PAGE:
Kind of cool but we could see the Acropolis on the way back to the Ministry of Internial affairs.

So we go to the Ministry of foreign affairs office which is where the government lawyers office is and its closing for the day. So that means we have at least one more day of government shenanigans. (Delusional more like 15) The positive was we got around quickly on the scooter and my hubby would drop me off right in front of the offices because my ankle is still badly sprained. We wouldn’t have been able to do it if we had to walk.

Minestry of foregin affiars


November 21, 2017 Day 3 on my expedition to legalization.

Were are out of the house at 8am we get hubby’s birth certificate fairly easy because that government building is outside of athens.

Then we head into athens.

The metro workers are on a 24 hour strike. The whole city is in disarray. Cars are stuck in non moving traffic. It took is 2.5 hours to travel what usually takes us 40 min, from our villa in the mountains to the center of athens.

Once we reached the city we parked our car and took the scooter. Which is the only way to get around the athens city center on a normal day. Today it was the ONLY way to travel. Today it was like a roller coster dodging pedestrians, weaving between cars, and over sidewalks. The strike caused many roads to be closed so we may have taken 1 way roads to reach our destination.

Traffic was so packed it was tight weaving in and out even on our scooter.

Our first stop is the Ministry of foreign affairs, to see a lawyer who will translate our Greek Church Marriage Licenses from Greek into English. The one positive is that the government buildings have 1/10 the traffic they usually do due to the strike.

We have the paper work completed by 11:28am and they tell us that we can pick it up Monday the 27th. Or wait and see if the supervisor will rush it. So we wait. My husband is talking to all the workers seeing what can be done.

They say to pick it up FRIDAY November 24th at Noon then we just might have all we need to Register Our Marriage.  Literaly we have run around for 3 full days JUST to register our mirage, that is only step one in establishing residence for my visa!

November 23, Day 4 on our quest.

To get an extension on my Visa, I need to have a document proving I have a Host. My husband apparently doesn’t count. The place we rented that is in MY name does not count. So my FIL had to go to the Government building my husband got his birth certificate at, in Kalivia to get a document saying he was hosting me.

At this point I realizing the Greek Government has so much bureaucracy, that it is illogical, inefficient, and why is it this hard for the wife of a citizen to get a visa when paperless so called “refugees” waltz right in and start nefarious activities? Like really?

One more hoop to jump threw…..

November 24, 2017 Friday Day 5 on our quest.

We go back to the Police building arriving at 8:30 am. It is in the Mid 50’s. It is a cold to drive from Kalivia to Athens but we are on a mission. They asked for 2 bills, my passport, letter of hosting, receipts that prove I have money, which was what the asked for the first visit.


The Police Building. It has no parking for the public so the greeks park in the center of a 6 lane highway. 🙄

However NOW they also wanted to see the paper work proving I was working on registering my marriage. Good thing I had it all with me.

After an hour They asked for proof of our flights into Greece. So we had to look that up on our phones.

Then they asked to see my insurance Card. Which luckily I had.

(None of these three aditional things were on the document that said what was required)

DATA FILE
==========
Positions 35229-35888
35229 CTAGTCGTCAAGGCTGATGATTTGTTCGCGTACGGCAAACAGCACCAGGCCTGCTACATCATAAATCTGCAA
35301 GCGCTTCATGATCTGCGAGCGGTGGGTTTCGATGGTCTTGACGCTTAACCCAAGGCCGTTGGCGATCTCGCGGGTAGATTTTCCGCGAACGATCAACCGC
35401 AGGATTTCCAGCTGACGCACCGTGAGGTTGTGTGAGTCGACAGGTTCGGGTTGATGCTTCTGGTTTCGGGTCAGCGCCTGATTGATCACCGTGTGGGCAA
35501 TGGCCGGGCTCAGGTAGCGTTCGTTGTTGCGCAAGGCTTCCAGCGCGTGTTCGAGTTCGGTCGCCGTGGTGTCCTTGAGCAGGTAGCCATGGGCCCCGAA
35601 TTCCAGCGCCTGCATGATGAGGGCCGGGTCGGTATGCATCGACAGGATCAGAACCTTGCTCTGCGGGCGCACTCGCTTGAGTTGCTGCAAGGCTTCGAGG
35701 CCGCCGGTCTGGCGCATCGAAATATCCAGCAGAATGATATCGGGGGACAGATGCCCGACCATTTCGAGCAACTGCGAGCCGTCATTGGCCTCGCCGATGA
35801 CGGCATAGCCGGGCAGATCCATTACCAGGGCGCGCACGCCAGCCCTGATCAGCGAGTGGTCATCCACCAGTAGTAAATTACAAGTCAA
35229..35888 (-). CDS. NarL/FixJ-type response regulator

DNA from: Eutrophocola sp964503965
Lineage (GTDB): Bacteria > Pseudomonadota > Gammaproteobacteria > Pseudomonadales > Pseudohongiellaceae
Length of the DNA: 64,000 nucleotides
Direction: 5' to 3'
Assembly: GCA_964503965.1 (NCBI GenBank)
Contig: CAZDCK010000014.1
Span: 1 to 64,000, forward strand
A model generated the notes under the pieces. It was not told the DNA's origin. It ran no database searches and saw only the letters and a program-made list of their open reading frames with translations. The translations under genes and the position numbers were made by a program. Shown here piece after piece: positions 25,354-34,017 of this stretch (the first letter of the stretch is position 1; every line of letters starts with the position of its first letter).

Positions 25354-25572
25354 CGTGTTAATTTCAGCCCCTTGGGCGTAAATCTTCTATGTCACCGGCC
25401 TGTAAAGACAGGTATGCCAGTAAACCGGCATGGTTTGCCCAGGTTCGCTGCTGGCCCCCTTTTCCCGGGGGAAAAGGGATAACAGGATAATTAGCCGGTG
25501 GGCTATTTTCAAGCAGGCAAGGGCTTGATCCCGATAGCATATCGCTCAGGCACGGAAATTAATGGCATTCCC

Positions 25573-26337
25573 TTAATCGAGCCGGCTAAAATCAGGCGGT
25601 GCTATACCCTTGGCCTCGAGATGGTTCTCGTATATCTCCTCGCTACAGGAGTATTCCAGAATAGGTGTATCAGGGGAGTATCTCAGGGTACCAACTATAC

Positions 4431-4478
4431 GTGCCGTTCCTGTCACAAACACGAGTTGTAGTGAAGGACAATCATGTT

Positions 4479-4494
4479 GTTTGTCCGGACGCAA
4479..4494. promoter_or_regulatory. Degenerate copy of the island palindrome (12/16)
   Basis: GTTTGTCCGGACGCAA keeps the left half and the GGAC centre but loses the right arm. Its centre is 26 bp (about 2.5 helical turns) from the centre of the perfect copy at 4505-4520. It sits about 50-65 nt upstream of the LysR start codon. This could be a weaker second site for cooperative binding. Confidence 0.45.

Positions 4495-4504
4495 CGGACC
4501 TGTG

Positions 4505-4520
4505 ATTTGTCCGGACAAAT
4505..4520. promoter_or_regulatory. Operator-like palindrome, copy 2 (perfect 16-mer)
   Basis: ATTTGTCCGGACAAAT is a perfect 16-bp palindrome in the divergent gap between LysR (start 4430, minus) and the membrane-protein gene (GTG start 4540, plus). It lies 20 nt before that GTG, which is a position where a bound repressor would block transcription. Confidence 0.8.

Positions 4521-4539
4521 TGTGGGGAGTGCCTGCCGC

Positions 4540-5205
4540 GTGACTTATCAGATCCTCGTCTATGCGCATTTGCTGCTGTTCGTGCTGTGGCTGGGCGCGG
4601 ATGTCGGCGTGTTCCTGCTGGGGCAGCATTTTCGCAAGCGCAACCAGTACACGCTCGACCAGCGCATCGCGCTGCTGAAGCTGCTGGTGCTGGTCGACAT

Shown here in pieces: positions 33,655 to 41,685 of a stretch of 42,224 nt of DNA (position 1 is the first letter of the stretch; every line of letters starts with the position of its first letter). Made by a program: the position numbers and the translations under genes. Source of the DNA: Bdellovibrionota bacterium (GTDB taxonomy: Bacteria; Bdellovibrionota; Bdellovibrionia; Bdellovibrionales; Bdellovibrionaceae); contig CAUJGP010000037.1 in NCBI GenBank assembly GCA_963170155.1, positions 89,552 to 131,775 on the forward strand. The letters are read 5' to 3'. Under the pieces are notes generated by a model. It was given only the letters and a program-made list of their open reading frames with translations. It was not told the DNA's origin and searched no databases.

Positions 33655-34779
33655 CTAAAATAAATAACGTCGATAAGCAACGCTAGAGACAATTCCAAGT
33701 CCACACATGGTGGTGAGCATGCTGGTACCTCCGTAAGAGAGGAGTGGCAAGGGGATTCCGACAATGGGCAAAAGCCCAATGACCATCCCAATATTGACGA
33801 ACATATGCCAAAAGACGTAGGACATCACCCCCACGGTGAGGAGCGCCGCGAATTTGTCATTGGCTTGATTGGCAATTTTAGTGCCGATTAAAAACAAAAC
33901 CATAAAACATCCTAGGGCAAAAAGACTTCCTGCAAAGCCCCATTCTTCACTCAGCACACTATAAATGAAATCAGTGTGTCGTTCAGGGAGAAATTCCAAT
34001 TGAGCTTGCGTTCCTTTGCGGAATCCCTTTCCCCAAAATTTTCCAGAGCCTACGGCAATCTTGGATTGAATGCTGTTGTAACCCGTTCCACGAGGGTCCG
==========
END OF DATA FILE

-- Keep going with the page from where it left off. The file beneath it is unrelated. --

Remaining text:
Then they wanted copies of everything but they WONT make the copies. So Hubby had to ran off to get copies from somewhere. 2€

Then they wanted two colored passport pictures. Which I do not have that. This was our mistake because it was on the documents of requirements.

Then they handed us another form to fill out. Its a 3 day extension because I am missing 2 colored passport photos, 2 copies of my Father in laws ID card and a KEP and a 30 euro payment and Travel insurance. None of these requirements were on the original form they gave us with the requirements except for the photos.

Turns out the shack at bus stop around the corner from the police building has a copier and will print 2 colored photos, mind blown. So we did that on the way out. 5€

Passport photos sold here


Nothing dealing with the Greek Government is easy. In fact they make it as tedious as possible, it is almost as if someone is in an office thinking up ways to make it harder.

So then We go to pick up at the marriage certificate translation at the ministry of Foreign affairs. That actually was pretty painless. Parking was a pain, it was so cold we took the car, and not the scooter. So I had to ran in by myself. apparently I can pass as greek because everyone speaks very quickly to me in Greek. However I did manage to communicate well enougb to pick up a translated copy of the marriage certificate. Which is two full pages of text! Just tedious.


So yeah that is where we are in my journey to getting my 5 year Visa. Still stuck at step one! 😂  Lets pray that on Monday I can get a 30 day extention to my tourist visa and manage to register my marriage!!

One comment

  1. I can totally relate to your frustration. I too am an American who was married to a Greek national while living in Greece for nine years. During that time, I was not able to obtain my residency and lived there Illegally.

    I remember the time when the local police department was in charge of granting resident visas. I was told by the local police department to cross over the border from Greece into Albania in order to get a stamp on my passport and then bring it back to them so they could grant me a visa. They told me this all the while laughing about it. I remember them telling me to park my car on Greece’s side of the border and walk the rest of the way. Back in those days (2001), no one in their right mind would ever do that, especially if they were an American. That would have been suicide.

    In the end, I gave up. All the times traveling back and forth to U.S. while living in Greece, not once did they ever care when I re-entered the country. The law is you can stay up to 90 days in the E.U. and when you leave, you must be gone for the same amount of time before returning. They never cared and I doubt they do now.

    I wish you all the best of luck. It takes patience in Greece. A whole LOT of patience .